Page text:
Budget speech: South East 'conspicuous by absence'
Chancellor George Osborne has delivered his final Budget before the general election - his message was that Britain is growing again - in fact faster than any other major advanced economy in the world.
But if you thought that meant he was about to announce some pre-election giveaways in order to woo undecided voters you're likely to be disappointed.
Some areas did see announcements that are aimed at stimulating growth - the chancellor announced provisional agreement had been struck to allow Greater Manchester to keep 100% of the additional growth in local business as part of the government's drive to build a "northern powerhouse".
In fact his speech was peppered with place names - from funding to help boost the oil industry in Aberdeen to a £1 billion world-first scheme to provide green energy from the tides of the Severn estuary and £60 million of funding for energy research in the Midlands.
But, despite the fact he was on his feet for over an hour, the South East region was conspicuous by its absence in his Budget speech.
Measures that had been trailed, such as increasing inheritance tax, which would have helped those with properties in the South East which have increased in value, are now going to be reviewed before any changes are implemented.
There are measures which will be welcomed. The Budget book recognised that housing remains a significant challenge across the South East.
The government created an Urban Development Corporation to drive forward development of a new garden city in Ebbsfleet. Board members are due to be announced and it's due to be up and running by next month.
For individuals, he announced a new ISA to help first time buyers - those who save £12,000 will see their savings increased by £3,000 in order to help them onto the housing ladder.
But, other than that, there was very little to bring cheer. It's always said George Osborne delivers very political Budgets and this one was no different.
I think he's taken the calculated risk that levels of income in the South East remain a lot higher than in other parts of the country so therefore it will be of greater benefit to help boost the economy in places like the North West and Yorkshire, rather than Kent or Sussex.
Also, when you look at the raw politics of this region's 29 MPs, 25 of them are Conservatives. Labour has so far failed to make the resurgence in the South East they would have liked ahead of this election.
Of course there are marginal seats - Hastings and Rye, Brighton Kemptown, and Hove and Portslade are all held with majorities of less than 2,000.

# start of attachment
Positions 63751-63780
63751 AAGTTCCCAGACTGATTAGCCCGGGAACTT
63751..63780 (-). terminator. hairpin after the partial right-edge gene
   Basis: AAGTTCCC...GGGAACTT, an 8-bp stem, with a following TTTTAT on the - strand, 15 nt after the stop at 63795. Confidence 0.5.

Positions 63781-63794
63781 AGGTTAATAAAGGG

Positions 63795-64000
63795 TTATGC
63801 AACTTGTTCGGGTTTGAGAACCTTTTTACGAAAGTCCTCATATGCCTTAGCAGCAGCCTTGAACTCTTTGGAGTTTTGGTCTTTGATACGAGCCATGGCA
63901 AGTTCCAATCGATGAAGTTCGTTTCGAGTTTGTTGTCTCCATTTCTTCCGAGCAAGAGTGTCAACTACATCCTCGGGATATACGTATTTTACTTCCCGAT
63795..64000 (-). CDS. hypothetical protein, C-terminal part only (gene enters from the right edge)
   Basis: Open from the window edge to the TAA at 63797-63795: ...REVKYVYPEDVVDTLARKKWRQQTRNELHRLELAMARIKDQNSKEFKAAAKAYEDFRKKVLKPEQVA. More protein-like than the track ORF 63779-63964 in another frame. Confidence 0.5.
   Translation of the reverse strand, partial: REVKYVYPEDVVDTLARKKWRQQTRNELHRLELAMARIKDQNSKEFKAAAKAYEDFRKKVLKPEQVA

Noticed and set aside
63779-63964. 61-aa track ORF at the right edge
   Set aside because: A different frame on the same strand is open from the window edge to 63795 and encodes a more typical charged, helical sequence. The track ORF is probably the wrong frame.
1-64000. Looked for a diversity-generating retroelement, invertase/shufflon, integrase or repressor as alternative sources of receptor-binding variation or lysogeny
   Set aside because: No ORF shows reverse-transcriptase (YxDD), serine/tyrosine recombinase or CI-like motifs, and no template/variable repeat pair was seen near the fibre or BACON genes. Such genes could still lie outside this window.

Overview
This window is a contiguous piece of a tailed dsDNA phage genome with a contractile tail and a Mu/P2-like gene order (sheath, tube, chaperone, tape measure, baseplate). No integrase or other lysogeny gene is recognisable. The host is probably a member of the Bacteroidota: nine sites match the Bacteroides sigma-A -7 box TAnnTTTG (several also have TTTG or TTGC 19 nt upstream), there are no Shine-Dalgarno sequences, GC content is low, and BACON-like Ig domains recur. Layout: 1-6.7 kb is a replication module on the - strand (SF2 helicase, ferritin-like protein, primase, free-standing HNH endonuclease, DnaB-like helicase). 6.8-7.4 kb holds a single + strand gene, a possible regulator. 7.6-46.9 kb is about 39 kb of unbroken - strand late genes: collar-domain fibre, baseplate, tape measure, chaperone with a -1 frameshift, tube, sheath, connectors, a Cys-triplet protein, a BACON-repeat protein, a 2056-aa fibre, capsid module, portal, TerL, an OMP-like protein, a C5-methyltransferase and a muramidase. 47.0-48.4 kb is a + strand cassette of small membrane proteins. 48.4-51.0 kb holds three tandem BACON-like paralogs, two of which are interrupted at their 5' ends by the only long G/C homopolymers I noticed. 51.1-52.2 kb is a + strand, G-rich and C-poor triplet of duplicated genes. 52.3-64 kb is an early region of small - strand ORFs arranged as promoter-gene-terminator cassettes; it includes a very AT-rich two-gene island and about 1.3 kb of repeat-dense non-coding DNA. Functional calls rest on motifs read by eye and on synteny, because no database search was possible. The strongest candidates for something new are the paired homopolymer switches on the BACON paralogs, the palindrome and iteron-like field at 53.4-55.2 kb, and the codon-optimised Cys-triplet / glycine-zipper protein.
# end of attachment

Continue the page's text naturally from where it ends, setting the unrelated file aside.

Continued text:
But the Conservatives are far more confident of holding on in these seats than in other parts of the country - in fact there were nine mentions of Birmingham in his speech. Warwickshire North, held by the Tories with a majority of just 54 votes, will benefit from the funding for energy research at the universities.
Of course political opponents have seized on the chancellor's new-found affection for the north of England.
There is a mention in the budget red book about the government providing £100,000 for a further study into reopening the Lewes-Uckfield railway line.
The Liberal Democrat MP for Lewes, Norman Baker, welcomed the announcement, saying: "It has become clearer than ever in recent weeks that there is a need for an alternative line from the Sussex Coast to London.
"A reopened Lewes-Uckfield line would provide exactly that, enabling through trains to run from Seaford and Newhaven via Uckfield, and also freeing up space on the Brighton main line for more Brighton trains."
Welcome news for Lewes, but in the scheme of the whole Budget £100,000 is a drop in the ocean.
Enough to win votes?
The UKIP leader Nigel Farage said the the chancellor was in danger of increasing the north/south divide. He said: "Marginal constituencies all over the country were mentioned but nothing in the South East got a mention at all."
He said he could only conclude that the chancellor and prime minister "think the South East is sewn up".
"Labour aren't doing well and therefore there is no need to even mention it," Mr Farage said.
The Shadow Chief Secretary to the Treasury, Chris Leslie also accused the chancellor of being complacent about voters in the South East.
The Green's Brighton Pavilion MP Caroline Lucas described it as "an electioneering budget from a chancellor who puts politics above people".
With just 50 days until the election, Mr Osborne has to hope he's done enough with this budget to woo voters in marginal seats while not alienating traditional Tory voters in the South East.